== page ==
Police officer describes tense moments when faced with man threatening jump from highway bridge

Published 12:30 am Friday, September 23, 2022

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VIDOR — Police Officer Brittany Haley doesn’t remember the exact words she said to a man threatening to jump from an overpass as he experienced a mental crisis.

The 20-year-old man had put both legs over the rail and was holding on by his forearms when he closed his eyes and began a countdown.

“It was more of a reaction than a thought,” Haley said of the actions taken Sept. 15 that saved the man’s life. She had never been in a situation such as this but she knew she did not want the man to jump.

The man, whose name is not being released, was on the Highway 12 overpass over eastbound Interstate 10. When he saw officers approaching he threw his leg over the outside wall and threatened to jump if they got closer, Vidor Police Chief Rod Carroll said.

Haley was across the highway from the man and asked if she could approach. She learned he is struggling with addiction and had been clean for a month. She knew a little about him through past encounters with police.

“It was one of those hard days he felt he couldn’t get through without getting high again and said he would rather die then go through the struggle,” Haley said.

The officer shared she is close with someone going through a similar struggle and believes that’s how they connected.

At that pivotal moment with him on the railing Haley had no idea what was going through his mind. He stopped talking to her, swung his legs over the rail, took a deep breath and closed his eyes.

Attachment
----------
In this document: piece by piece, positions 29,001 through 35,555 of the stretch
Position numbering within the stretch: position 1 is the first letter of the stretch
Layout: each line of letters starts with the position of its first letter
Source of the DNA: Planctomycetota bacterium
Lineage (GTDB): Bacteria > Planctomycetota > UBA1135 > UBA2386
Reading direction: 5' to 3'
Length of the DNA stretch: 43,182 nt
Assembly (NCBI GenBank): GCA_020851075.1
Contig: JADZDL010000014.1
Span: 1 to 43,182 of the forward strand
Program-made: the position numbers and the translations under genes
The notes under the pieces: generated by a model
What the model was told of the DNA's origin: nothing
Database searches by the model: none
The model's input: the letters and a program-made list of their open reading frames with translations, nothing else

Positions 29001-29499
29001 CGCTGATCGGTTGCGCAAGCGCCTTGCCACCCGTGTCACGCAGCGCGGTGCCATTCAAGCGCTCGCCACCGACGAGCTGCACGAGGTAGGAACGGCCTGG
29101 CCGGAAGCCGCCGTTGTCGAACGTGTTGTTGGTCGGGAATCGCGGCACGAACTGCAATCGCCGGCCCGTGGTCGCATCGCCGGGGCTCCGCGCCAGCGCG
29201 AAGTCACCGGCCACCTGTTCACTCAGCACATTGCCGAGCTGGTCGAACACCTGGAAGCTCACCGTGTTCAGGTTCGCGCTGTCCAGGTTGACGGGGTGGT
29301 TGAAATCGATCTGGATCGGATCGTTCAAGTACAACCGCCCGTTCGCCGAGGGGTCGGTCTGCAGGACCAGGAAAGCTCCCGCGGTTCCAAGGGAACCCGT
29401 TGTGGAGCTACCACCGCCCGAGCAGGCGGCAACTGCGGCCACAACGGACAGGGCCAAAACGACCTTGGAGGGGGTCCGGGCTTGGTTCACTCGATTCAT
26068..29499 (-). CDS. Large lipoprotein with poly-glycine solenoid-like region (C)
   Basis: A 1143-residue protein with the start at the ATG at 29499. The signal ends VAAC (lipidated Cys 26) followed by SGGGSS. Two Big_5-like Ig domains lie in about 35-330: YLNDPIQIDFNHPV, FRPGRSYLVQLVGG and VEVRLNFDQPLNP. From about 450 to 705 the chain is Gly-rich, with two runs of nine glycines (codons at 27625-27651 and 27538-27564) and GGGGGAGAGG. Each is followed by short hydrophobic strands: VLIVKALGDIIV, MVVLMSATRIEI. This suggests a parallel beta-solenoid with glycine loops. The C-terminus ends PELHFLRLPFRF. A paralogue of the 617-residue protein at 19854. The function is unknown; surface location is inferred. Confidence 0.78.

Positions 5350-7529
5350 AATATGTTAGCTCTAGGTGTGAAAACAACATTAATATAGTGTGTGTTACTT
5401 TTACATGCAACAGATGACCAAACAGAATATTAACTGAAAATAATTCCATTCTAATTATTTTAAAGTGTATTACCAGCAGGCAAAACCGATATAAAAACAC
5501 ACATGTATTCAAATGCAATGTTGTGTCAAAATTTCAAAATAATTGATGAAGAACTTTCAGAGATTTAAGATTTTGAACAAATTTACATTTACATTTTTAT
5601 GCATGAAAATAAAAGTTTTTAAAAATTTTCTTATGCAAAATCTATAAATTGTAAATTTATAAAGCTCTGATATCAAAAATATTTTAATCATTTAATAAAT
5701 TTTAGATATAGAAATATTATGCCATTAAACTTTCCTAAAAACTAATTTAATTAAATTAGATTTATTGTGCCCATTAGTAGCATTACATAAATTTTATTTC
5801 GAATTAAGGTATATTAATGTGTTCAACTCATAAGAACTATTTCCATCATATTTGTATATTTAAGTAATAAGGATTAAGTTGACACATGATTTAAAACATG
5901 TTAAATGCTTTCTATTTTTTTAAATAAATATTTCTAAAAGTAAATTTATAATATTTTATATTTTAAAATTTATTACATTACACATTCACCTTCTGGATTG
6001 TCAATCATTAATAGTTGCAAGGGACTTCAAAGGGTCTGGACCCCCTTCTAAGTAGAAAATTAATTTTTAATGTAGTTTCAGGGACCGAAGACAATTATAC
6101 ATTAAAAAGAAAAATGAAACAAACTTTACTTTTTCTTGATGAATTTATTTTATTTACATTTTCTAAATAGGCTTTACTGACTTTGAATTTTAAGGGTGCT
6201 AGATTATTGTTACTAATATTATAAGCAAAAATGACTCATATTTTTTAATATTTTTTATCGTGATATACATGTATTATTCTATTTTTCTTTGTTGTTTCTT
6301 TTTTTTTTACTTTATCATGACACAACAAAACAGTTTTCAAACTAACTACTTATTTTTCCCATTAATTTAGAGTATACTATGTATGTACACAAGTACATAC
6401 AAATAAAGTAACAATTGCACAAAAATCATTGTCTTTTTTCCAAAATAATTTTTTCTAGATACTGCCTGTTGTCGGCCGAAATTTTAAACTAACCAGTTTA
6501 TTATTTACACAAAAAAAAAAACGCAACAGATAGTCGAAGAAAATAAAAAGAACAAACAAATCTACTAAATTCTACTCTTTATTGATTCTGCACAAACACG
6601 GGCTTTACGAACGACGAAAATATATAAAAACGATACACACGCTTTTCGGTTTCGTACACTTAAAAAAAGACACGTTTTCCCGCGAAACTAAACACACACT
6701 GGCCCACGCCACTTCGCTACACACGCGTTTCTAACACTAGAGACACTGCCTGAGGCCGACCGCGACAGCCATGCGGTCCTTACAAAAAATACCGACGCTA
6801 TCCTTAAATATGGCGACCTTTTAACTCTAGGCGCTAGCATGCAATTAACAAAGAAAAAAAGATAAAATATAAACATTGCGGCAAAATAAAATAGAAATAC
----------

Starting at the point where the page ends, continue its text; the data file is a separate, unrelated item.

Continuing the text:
She thought “he’s about to jump. This is it.”

But in that instant, words were spoken and instead of him falling he went forward.

“I ran to him and grabbed his hands and held them and told him I was proud of him, I know it was a hard decision,” she said.

Haley and other Vidor Police Department officers undergo crisis intervention training, which helps officers deal with a variety of crisis situations from a mother losing a child to someone contemplating suicide, Carroll said.

There were a number of officers at the scene, including some blocking traffic as well as Acadian Ambulance.

“I’m very proud of what they did,” Carroll said. “It shows the human side of law enforcement and why we do what we do. If she had not been there he would have jumped, I have no doubt in my mind.”

Haley would like to take more crisis intervention classes to better be prepared for helping others.

Haley didn’t decide to become a police officer until she was 26. Prior to this she worked in construction. One day sitting in a chair at work she realized she was tired of her job. She looked online at what courses Lamar Institute of Technology offered and saw one for law enforcement and thought, “I’ll try it.”

“I love it,” she said. “It’s the best decision I ever made in my life. God definitely lead me here.”

The man she helped save was able to receive the treatment he needed and is doing well. Haley ran into him the day after the incident and he flagged her down.

“I got out and he had a big smile on his face. No words were said; he gave me a hug and thanked me. He said he didn’t know what he would have done,” she said. “That’s the best feeling I think I’ve ever felt.”

— Written by Mary Meaux